“It does nothing to diminish anybody’s public access to the process,” explains Tyrrell. “In fact, it probably makes things better.” In those areas where the agency has been forced to use policies instead of rules, he says the same public vetting process isn’t required.
Authority to require the licensing of water well drillers, assigned as HB55, will again be sought this year under sponsorship from the Joint Ag Committee. Citing circuitous language in the bill passed by the legislature a year ago, Freudenthal vetoed the measure. Tyrrell says the same bill, with changes made to fix the error pointed out by the Governor, is being considered this session.
“I think the biggest question this session will be how to fund it,” says Tyrrell. “It does require a licensing specialist and contractual money for investigators.” Beyond that Tyrrell says there is the need for oversight. “We do field quite a few complaints,” he says. “Right now there’s nowhere for the public to turn. I believe we’re the only state in the lower 48 without some sort of mandatory way to oversee the drilling profession.” Tyrrell also says it’s an important step to take to protect the state’s aquifers. “Good drillers will essentially see no effect because they’re doing things right anyway.”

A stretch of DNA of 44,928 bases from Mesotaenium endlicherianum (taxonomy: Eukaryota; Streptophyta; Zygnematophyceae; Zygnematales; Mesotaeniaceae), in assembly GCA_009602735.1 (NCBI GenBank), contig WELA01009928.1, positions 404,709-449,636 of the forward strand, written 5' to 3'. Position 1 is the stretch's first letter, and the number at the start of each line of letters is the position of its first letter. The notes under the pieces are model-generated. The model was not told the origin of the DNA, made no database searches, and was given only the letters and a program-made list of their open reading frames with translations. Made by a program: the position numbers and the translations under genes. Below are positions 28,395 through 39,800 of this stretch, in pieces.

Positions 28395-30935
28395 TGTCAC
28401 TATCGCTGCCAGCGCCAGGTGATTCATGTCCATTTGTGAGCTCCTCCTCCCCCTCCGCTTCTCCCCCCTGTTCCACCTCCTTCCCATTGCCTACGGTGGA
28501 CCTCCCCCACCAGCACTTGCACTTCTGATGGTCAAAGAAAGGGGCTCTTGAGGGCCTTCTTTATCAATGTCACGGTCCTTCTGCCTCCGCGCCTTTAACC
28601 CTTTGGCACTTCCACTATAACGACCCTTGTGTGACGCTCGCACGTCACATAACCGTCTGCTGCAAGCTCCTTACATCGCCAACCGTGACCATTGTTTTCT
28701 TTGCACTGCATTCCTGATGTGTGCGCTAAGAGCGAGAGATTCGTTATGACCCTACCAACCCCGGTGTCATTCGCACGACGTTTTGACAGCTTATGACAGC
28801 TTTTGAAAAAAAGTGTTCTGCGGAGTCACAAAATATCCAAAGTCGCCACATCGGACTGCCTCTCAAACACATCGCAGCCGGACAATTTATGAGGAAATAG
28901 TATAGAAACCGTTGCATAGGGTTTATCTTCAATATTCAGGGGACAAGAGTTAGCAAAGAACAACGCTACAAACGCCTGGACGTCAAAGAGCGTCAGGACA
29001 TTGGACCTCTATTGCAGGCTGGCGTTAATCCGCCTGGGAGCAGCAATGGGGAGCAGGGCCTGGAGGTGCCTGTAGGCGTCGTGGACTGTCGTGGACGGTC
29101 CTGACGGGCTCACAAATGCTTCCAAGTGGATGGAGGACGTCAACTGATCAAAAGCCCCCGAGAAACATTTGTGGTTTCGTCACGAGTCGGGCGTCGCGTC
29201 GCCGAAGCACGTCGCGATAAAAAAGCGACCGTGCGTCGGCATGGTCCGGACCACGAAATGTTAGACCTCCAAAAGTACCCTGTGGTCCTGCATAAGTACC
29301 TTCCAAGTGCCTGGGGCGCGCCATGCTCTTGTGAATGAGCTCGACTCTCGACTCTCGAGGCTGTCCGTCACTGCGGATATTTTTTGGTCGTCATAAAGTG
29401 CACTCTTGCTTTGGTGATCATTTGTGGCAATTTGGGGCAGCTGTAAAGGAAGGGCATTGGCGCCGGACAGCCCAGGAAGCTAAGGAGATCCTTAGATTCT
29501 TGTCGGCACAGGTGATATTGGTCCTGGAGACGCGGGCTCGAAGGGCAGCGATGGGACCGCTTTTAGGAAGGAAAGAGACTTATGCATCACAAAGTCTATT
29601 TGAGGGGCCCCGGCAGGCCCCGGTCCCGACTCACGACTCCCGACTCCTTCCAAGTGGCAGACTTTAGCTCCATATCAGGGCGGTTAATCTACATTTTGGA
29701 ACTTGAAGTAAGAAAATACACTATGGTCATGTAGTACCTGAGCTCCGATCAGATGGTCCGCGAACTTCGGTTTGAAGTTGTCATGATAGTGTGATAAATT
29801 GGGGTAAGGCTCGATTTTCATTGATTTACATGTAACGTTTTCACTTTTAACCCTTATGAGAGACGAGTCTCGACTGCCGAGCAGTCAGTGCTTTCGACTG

A third bill being tracked by Tyrrell’s agency will provide a tool to those dealing with an overabundance of water discharged during the production of coal bed natural gas. The legislation, carried by the Joint Minerals Committee, comes on the heels of two years of discussions by the Governor-appointed coal bed natural gas discharge water task force.
“There have been a couple of lawsuits that indicate companies do have the right to discharge water,” explains Tyrrell. “Stopping discharges is not going to happen, but we can manage them.”
Proposed legislation would allow Tyrrell to require construction to restore natural flow capacity. “If we get proper complaints and there is insufficient capacity, we could order the discharging operators to go through that stretch and reconstruct the natural capacity.”
Tyrrell says it’s the approach the courts are already taking and that such legislation may speed up and cheapen the process for affected landowners. “We’d be getting to the same point the courts are right now except the landowner has more say and you don’t have to involve your lawyers quite so much.” It also opens the opportunity for landowners to request that certain features be built into the stream channel, such as crossings.
“It’s the landowner community this bill is designed to help,” says Tyrrell. “There are some who wish it went further in stopping the flow, but it’s a bit of a compromise allowing those who want the water to keep it and others some protection.”
“It does make it unlawful in general to discharge more than the natural capacity of any ephemeral or intermittent channel,” he explains. “We also have a tool that we could use to ratchet back discharges to what the channel has seen historically.”
The budget and water-related legislation will be decided at the upcoming Budget Session of the Wyoming Legislature that gets underway in Cheyenne beginning Feb. 11. Legislation will require a two-thirds vote for introduction given the fact it is a budget session.